“It Ripped My Heart Out” Choosing To Fit In Instead Of Interacting With Gay Friend

by Cameron Stiehl

My name is Cameron Stiehl and I’m from Albuquerque, New Mexico. I’ll never forget the day that I found out that there was a difference. I was at a drama festival in Albuquerque where all the high schools gather–I was in high school–and all the high schools gather at this drama festival at the University of New Mexico, where I ended up going. And I fell in with a group of really fun kids that were all from different schools and they were just really unique. They were loud, they were fun, they were dancing, they were singing, it was like an episode of Fame, that’s a dated reference. And we started hanging out and after a day or two went by, one of the most fun, flamboyant members of the group came over to me and he said, “You know we’re family, right?” And I was a little confused and said, “What do you mean ‘family’?” He said, “We’re gay.” “Gay…okay…” He says, “That means I like boys, she likes girls, you know, we’re gay.” I said, “Oh. Okay.” I never really thought about it because I, when I grew up, I grew up with very open-minded people, very hippies, there were no terms thrown around, there was no “straight” there was no “gay” there was no “bisexual” there were anything anyone ever talked about, and because I found myself attracted to both genders, always had since I was like 6 since I first noticed it, I just assumed everyone was like that and I thought that was okay, no one ever questioned it, no one ever brought it up, so I never really thought about there being terms or any problems with it. But what Johnny explained to me then was that the reason they all hang out together was that the rest of the kids, the “straight” kids, didn’t really like them that much, or their lifestyles, their choices that much and then, whew, now I knew something about homophobia. And it was startling to me. I mean, how could the other kids, who were also cool and friends, how could they not like this amazing, dynamic, fun group of people who would like bust out a song in the middle of the UNM duck pond at a moment’s notice and just be having fun all the time and love who they loved. That just made no sense to me. So I knew a couple things right then. First, I knew that I would always have a family in the gay community and I fit in there, that made me feel good about the people that I chose to spend time with. And second, I knew that homosexuality was totally fine and that homophobia was bullshit. If you got to know these people, these wonderful people, how could you hate them? So I made a decision then that I would fight against it and fight for acceptance right there at the ripe old age of 14. Not that I always did a great job of it. I have one big regret from a few years later. I was hanging out with the wrong crowd, as you do sometimes when you’re kind of finding your way. And for some reason I just fell in with these people, I don’t know what it was, I was trying to be cool I guess. But I ran into Johnny when I was with these other thugs, these punks, and I saw Johnny and I was so happy to see him because I loved it, I loved him, he guided me, I loved him so much. But I knew that if the people I was with knew that he was gay that they–they were violently homophobic, not just homophobic but violently, so something could easily go wrong. There could be a fight or I could get shit for it, and so I blew him off. “Oh, hey, how’s it going?” And I kind of kept going. It ripped my heart out and I could see the look on his face too, we hadn’t seen each other in a long time, and I could see his face fall and I felt so bad but I knew what could happen and it just tore me up. And I never saw him again. It wasn’t long before I wasn’t hanging out with those assholes anymore either because I just had to make that choice. Like, what am I doing? What am I doing with those people? My family, my family needs me. And now, now that I’m living in San Francisco, I have that family now. I have the best family in the LGBT community, huge family here, they’re amazing and wonderful and dynamic and they do burst into song at a moment’s notice, and they’re wonderful, and all the allies too that are amazing and supportive and everything that I could ever want. I’m very lucky to have that back. And if I could reach out back through time and change that one moment where I could be at The Frontier Restaurant across from UNM again and find Johnny, I would stand up for him right then and there. And hopefully some day I’ll get the chance. — Cameron’s website is http://www.cameronstiehl.com/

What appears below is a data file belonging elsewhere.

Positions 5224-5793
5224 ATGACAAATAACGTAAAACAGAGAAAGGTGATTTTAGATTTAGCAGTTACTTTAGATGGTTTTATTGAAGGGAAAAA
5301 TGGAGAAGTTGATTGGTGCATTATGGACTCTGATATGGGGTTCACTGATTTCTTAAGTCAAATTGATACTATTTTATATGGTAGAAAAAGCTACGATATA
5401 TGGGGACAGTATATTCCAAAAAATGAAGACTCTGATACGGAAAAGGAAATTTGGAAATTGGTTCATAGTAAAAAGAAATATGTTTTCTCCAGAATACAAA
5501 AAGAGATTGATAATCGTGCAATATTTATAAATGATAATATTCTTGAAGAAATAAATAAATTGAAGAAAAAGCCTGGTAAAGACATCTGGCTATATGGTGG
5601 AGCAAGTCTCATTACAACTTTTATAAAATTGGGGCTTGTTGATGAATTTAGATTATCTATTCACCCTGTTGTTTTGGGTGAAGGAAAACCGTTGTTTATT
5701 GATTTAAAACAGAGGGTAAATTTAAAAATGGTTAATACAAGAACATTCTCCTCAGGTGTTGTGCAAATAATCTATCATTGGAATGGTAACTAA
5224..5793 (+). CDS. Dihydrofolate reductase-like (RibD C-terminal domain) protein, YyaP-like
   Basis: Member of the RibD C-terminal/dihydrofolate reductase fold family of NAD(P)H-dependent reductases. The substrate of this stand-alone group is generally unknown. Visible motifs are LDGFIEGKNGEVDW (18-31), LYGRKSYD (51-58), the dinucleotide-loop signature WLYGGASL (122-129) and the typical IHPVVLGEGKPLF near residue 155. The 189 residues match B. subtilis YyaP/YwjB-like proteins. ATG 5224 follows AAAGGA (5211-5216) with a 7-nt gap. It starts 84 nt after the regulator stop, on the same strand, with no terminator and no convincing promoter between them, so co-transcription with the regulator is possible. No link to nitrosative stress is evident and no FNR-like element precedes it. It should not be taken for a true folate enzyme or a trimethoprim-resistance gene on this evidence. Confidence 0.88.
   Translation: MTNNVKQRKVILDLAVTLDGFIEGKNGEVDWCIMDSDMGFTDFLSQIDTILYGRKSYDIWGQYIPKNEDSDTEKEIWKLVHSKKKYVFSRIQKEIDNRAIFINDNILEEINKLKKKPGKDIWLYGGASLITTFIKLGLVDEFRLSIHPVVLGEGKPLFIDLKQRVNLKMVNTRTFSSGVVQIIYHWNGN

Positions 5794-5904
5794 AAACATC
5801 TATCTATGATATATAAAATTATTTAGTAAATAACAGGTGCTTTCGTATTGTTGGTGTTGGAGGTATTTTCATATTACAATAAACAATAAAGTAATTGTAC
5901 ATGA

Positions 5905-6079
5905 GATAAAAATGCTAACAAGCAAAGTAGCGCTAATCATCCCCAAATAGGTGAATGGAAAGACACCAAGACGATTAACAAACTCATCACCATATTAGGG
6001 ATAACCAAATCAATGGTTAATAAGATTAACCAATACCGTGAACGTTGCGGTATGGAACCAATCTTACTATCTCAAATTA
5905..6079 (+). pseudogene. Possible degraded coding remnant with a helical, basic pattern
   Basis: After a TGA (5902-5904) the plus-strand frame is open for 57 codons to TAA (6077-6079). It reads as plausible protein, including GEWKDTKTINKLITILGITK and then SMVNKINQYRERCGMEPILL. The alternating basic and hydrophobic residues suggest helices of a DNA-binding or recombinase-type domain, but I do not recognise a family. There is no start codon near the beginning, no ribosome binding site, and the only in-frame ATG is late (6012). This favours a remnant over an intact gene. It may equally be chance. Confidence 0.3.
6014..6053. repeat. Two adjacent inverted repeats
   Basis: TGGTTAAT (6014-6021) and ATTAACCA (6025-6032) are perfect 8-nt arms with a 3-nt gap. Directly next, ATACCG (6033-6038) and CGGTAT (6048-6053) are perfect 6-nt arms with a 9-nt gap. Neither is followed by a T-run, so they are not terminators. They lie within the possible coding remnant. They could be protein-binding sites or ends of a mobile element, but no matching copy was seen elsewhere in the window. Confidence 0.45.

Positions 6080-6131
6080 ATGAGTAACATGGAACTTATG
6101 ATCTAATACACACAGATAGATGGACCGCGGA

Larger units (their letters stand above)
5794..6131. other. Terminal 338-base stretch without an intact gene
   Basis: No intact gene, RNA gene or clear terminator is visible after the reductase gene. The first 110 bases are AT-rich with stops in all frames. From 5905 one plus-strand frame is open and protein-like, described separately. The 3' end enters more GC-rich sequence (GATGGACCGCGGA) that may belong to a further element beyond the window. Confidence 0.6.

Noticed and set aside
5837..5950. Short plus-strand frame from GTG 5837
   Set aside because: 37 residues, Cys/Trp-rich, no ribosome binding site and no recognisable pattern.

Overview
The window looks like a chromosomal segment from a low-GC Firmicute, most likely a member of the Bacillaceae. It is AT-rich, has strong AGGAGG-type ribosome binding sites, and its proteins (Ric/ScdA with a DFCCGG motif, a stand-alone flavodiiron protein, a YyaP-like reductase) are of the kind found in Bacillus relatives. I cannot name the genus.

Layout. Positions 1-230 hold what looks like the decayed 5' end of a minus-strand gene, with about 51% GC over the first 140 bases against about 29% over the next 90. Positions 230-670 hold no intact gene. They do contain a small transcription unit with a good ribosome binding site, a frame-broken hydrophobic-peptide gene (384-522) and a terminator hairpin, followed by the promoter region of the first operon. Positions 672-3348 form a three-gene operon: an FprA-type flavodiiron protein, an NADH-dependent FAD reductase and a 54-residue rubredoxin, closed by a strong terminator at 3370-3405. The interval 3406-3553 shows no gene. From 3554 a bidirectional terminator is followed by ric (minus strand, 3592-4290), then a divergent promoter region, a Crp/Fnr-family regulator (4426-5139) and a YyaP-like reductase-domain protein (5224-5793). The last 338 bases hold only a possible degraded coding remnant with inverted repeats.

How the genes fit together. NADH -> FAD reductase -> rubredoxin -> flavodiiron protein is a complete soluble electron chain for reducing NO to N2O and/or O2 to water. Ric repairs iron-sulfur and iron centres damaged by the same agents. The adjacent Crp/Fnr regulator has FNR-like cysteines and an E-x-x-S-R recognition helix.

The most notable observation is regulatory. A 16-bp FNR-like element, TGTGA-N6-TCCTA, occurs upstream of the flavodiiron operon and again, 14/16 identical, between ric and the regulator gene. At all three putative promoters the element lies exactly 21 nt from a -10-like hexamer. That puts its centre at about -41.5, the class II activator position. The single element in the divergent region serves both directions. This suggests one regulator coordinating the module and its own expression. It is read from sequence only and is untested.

Sharing your story can change someone's life. Interested in learning more?